The game’s hub serves itself as a small and confined village, a place in which you can lightly chat to the locals or buy some wares from the vendor before heading straight to the castle through a nearby portal. The wares that you can buy range weapons, armor, potions, and trinkets. You’ll buy these with gold that you acquire from each run in the castle, to which even if you fail, you’ll keep what you’ve picked up. Essentially, this ensures that even if you’re getting your ass handed to you, you’re still reaping some benefits nonetheless.

Regardless as to what you’re buying, the price of each gear piece or item will increase through each and every purchase, and you’re only afforded access to successive wares once you’ve purchased what came before them. Think of the shop system as a ladder of wares; you’ll start at the bottom, and gradually unlock new wares to buy as you climb through the offerings. There’s a nice bit of variation on show here, with heaps and heaps of unique things up for grabs – this much is true for pretty much everything you can acquire.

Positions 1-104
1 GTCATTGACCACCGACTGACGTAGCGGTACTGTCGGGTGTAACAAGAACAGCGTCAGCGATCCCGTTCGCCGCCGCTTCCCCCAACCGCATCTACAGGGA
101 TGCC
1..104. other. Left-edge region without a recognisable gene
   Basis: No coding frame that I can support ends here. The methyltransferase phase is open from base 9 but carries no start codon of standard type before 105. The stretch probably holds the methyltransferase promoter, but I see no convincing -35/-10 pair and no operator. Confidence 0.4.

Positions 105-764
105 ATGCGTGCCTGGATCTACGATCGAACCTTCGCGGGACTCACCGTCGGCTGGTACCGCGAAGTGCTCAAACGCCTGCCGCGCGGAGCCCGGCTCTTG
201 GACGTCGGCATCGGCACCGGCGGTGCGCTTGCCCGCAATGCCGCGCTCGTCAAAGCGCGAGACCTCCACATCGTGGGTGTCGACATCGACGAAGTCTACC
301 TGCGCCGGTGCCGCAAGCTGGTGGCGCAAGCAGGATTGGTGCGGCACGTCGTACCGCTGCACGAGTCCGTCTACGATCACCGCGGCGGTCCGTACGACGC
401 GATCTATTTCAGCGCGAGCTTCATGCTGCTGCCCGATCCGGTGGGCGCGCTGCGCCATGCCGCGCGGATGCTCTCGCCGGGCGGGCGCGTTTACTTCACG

These wares are relatively cheap to begin with, and typically cost no more than a few hundred gold. However, the price soon and vastly increases once progression is made. There’s a grind to be mindful of because of this, but in fairness to the game, it remains fun enough throughout that it’s almost alleviated. The wares are all self explanatory for the most part and come with concise information panels, allowing you to remain informed as to what each new acquisition offers up; most bulking up some of your stats in one form or another.

You’ll start out your adventure quite feeble, unable to sustain nor produce much damage. The more you play and the more you invest in the shop, the greater a warrior you become. Once you enter the portal, you’re presented with a pyramid of levels that depict the structure of the aforementioned castle. You’ll start in the mining area, and will need to work through the barracks, the dungeons, the great halls, and so forth, right the way through to the final area. The game’s distinct locations help to keep things feeling fresh.